That’s when he got the idea to explore that struggle in his own community, he said, and left law to work as executive director of the University of Chicago Hillel. He was dismissed from that position after six years when he and other Hillel leaders demanded independence from the Jewish United Fund/Jewish Federation of Metropolitan Chicago, which controlled campus Hillels in Illinois, according to a 2012 report in The Forward.

Libenson then launched a new organization at the University of Chicago intended to engage students, calling it jU. While jU still appears as one of the Institute for the Next Jewish Future’s “affiliated labs” on its website, Libenson said that because of funding challenges, that organization is no longer active.

Now, he is focused on his podcast, which he and Rofeberg began as a way to do research for a book they hoped to write about the future of Judaism, “because we thought more important people would talk to us if we did it as a podcast.”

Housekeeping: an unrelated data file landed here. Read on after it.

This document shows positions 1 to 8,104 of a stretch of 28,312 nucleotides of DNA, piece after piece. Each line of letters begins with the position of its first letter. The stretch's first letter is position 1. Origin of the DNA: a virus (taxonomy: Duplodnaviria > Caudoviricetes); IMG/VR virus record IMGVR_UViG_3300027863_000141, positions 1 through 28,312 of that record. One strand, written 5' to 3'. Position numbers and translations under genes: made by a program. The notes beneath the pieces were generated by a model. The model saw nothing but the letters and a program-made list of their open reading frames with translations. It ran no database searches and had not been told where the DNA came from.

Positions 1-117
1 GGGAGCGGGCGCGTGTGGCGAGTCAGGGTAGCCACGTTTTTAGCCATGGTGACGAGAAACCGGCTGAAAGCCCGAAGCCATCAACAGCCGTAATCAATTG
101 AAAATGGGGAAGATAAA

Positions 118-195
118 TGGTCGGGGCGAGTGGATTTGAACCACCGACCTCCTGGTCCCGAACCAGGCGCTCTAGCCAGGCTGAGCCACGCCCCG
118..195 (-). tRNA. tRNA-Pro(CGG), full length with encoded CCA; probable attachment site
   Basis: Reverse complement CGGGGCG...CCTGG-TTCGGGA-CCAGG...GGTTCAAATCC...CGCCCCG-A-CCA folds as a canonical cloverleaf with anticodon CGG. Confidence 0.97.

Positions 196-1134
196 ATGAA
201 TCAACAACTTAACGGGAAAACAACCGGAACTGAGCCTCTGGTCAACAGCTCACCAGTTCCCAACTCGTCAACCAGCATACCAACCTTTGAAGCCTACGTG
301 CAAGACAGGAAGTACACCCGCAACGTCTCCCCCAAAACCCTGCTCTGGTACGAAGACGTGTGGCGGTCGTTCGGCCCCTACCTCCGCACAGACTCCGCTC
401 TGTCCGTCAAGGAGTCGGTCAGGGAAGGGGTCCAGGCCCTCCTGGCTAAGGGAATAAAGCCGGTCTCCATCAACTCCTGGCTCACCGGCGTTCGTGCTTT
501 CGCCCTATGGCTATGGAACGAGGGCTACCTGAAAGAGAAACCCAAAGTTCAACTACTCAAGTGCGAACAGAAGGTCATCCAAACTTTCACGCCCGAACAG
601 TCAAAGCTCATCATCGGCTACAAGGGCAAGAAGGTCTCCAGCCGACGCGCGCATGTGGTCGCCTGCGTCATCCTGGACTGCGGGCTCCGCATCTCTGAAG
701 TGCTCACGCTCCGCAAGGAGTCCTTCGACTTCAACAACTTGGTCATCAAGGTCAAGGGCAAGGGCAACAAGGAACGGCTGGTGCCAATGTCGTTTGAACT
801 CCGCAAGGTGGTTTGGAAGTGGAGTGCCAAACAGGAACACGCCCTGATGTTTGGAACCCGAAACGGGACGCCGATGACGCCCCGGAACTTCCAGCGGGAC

That strategy worked. They are getting big names on their show, including renowned American Jewish history scholar Jonathan Sarna, author Anita Diamant, and Amichai Lau-Lavie, founder of the Lab/Shul NYC.

Libenson was part of a panel discussion Judaism’s future at Rodef Shalom Congregation last week, part of their “The Week’s of Jewish Flourishing” program. (Photo by Jim Busis)
That Jews are currently in a crisis was well-described, he said, by Rabbi Benay Lappe, the founder of the “traditionally radical yeshiva” SVARA: “You know you’re in a crash by how many people are headed for the exits.”

Libenson is convinced that at least one of the reasons for the mass exodus from organized Jewish life is that the “vast majority of Jewish institutions are not looking for creativity, but numbers.”

He pointed to Forward columnist Jay Michaelson’s theory that in order to flourish, synagogues will have to look to a “food court” model rather than a “restaurant model.”

“I think the real question for synagogues is, ‘Does your pride allow you to become a stall in that food court, or would you rather just sell the whole thing and let the food court move in because you can’t do that contracting?” Libenson queried. “That would be sad, because I think what the synagogue offers is still important and rich for a lot of people, just not enough to sustain the institution at its current size.”